When job-hunting, after hearing the words “We’d like to bring you in for an interview,” it’s not uncommon to feel a range of emotions — everything from excitement that your resume revamp, cover-letter writing, and networking have paid off to very understandable feelings of nervousness about having an actual meeting. The best way to balance out any pre-interview anxiety is to prepare and rehearse responses to potential questions.
Here are some tips from a recent article in The Cut on how to respond to some of the questions you’re most likely to be asked:
- “Tell me about yourself.” Despite how broad this question sounds, when hiring managers ask it, they’re looking for a brief overview of who you are as a professional, rather than an extensive personal history. When you respond, you’ll want to highlight some of your strengths and spend some time talking about your most recent work-related experience (whether that’s a job, an internship, a class, etc.), without going to deep into the nitty-gritty details. (You can get into those later.)
- “What about this job interests you?” Sure, it may be true that your cancer experience has inspired you to look for a position that has more flexibility, better health insurance or other benefits you know this job provides. However, your answer to this question should reflect a keen understanding of and enthusiasm for what this specific position entails day-to-day. Remember, the interviewer is looking for the best person to do the work that needs to be done, so the savviest thing to do is to sell yourself as that person.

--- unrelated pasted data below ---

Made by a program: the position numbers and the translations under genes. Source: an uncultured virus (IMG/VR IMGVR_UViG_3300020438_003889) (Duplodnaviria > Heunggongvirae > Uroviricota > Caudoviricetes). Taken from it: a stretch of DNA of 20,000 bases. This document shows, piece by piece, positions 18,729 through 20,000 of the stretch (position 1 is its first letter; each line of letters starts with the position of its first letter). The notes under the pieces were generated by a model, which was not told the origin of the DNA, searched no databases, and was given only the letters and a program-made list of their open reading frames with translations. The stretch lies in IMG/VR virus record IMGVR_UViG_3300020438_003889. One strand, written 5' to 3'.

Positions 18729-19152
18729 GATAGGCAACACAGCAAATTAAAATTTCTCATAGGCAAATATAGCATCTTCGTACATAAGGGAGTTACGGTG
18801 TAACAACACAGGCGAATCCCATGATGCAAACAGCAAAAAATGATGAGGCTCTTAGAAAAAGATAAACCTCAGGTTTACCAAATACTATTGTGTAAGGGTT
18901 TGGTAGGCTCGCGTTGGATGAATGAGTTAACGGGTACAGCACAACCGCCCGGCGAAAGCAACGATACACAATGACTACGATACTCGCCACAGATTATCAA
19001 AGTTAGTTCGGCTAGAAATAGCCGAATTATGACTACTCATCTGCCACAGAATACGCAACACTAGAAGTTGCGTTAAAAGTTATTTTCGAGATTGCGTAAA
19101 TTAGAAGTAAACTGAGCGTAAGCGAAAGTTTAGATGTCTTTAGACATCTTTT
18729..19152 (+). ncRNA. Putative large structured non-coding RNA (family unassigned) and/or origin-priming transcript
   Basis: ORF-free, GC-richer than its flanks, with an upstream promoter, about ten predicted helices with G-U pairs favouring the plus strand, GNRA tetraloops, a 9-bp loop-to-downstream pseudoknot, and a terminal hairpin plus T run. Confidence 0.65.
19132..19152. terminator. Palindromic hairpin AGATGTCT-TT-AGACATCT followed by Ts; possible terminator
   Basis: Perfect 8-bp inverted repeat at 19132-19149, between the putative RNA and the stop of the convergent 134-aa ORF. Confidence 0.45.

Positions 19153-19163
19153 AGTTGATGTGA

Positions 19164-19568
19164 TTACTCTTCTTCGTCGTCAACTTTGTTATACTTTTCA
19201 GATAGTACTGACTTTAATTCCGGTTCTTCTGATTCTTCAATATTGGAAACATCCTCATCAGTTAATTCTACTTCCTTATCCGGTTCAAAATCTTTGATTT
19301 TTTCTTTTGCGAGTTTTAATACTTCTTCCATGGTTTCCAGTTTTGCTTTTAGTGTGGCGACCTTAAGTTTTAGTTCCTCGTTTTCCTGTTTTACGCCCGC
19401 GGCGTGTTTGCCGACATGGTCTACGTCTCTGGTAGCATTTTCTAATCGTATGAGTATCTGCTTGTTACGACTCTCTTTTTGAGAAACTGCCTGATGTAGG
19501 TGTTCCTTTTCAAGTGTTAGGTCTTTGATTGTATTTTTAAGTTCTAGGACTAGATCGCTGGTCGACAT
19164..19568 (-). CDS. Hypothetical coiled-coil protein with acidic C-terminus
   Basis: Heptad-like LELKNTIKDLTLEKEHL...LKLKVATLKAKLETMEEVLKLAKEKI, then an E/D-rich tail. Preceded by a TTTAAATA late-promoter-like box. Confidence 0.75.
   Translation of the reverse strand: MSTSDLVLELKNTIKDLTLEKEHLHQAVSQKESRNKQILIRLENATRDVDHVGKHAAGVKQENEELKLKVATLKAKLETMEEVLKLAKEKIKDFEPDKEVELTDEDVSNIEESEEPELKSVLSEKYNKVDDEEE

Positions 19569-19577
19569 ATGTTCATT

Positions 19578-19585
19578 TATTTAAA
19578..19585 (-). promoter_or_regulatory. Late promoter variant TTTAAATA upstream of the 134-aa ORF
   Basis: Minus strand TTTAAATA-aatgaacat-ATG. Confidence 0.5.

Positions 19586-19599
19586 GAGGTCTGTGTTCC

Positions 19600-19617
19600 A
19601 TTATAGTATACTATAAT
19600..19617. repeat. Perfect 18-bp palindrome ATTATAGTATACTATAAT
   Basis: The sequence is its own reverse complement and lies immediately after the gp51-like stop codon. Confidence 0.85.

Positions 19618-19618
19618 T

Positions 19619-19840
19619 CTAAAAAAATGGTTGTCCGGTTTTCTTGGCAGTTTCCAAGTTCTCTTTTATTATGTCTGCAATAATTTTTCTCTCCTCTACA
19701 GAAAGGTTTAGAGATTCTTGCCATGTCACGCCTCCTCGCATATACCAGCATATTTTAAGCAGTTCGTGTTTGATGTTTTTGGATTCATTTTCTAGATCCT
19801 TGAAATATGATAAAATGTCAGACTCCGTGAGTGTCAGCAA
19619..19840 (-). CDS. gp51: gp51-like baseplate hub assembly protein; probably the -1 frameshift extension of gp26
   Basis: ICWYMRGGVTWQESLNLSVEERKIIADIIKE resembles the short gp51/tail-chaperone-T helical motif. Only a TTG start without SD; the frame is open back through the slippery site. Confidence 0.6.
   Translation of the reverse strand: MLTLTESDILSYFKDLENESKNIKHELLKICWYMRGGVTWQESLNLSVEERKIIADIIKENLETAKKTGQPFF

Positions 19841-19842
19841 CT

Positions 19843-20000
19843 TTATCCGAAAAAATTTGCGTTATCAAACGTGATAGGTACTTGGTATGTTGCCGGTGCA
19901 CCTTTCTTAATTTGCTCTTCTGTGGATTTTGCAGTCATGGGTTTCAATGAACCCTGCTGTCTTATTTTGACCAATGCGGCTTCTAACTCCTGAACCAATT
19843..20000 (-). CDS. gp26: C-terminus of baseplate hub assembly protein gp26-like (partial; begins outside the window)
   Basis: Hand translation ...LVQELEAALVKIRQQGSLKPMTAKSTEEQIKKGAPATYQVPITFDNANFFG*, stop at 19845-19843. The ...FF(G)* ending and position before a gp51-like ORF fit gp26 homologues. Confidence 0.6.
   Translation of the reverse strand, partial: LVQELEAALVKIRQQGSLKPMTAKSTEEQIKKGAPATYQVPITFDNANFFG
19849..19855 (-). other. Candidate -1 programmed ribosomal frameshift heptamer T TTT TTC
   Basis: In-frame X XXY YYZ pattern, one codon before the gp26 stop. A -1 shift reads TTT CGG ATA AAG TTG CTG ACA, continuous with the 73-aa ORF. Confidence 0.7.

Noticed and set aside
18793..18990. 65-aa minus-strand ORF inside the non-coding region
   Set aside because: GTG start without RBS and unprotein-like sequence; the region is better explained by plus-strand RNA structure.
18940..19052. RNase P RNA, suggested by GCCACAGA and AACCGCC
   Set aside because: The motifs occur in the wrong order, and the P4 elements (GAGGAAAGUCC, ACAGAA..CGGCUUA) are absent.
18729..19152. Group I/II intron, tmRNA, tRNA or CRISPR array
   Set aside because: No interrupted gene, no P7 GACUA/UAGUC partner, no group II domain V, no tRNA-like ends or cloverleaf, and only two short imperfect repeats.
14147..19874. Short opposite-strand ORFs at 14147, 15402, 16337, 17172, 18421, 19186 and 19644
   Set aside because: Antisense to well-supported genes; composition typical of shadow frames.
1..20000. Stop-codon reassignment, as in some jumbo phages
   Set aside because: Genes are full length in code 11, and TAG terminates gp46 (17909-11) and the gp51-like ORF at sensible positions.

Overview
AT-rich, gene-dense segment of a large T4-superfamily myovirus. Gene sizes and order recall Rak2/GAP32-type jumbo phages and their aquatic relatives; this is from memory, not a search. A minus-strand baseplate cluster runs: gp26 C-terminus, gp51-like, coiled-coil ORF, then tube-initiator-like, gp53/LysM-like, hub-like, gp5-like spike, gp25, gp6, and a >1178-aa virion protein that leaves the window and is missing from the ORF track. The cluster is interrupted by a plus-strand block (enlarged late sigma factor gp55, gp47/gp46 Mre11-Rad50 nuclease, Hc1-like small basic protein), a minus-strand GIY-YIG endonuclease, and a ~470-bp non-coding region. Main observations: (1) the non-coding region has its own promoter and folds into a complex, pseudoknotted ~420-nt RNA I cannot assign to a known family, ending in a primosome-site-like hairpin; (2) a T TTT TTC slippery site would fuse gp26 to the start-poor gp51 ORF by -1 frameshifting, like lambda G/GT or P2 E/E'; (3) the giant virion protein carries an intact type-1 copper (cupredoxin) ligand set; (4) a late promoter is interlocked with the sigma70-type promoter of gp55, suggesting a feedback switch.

- “Why are you leaving your current job?” / “Why did you leave your last job?” For many survivors, this is the interview question that causes the greatest level of anxiety, as the complete answer may be very closely tied to their cancer experience (e.g., they needed to leave their job to undergo surgery and spend time recovering), which can lead to concerns about disclosure. But it’s important to remember that the person across the table is probably asking this question of everyone who comes in for an interview, to make sure that their reason for moving on from their previous job seems reasonable and isn’t the result of poor performance or a rift with a supervisor, for example. So rather than saying you took time off work for cancer treatment, you might instead use “The Swivel” technique and say something along the lines of, “I realized that my last job wasn’t a great fit, so I took a step back to think about what I wanted, and realized that I’m excited about using my retail skills to work for an online vendor, such as your company.”
To read the full article from The Cut, click here. And for more on looking for work after cancer, check out the following resources from CAC: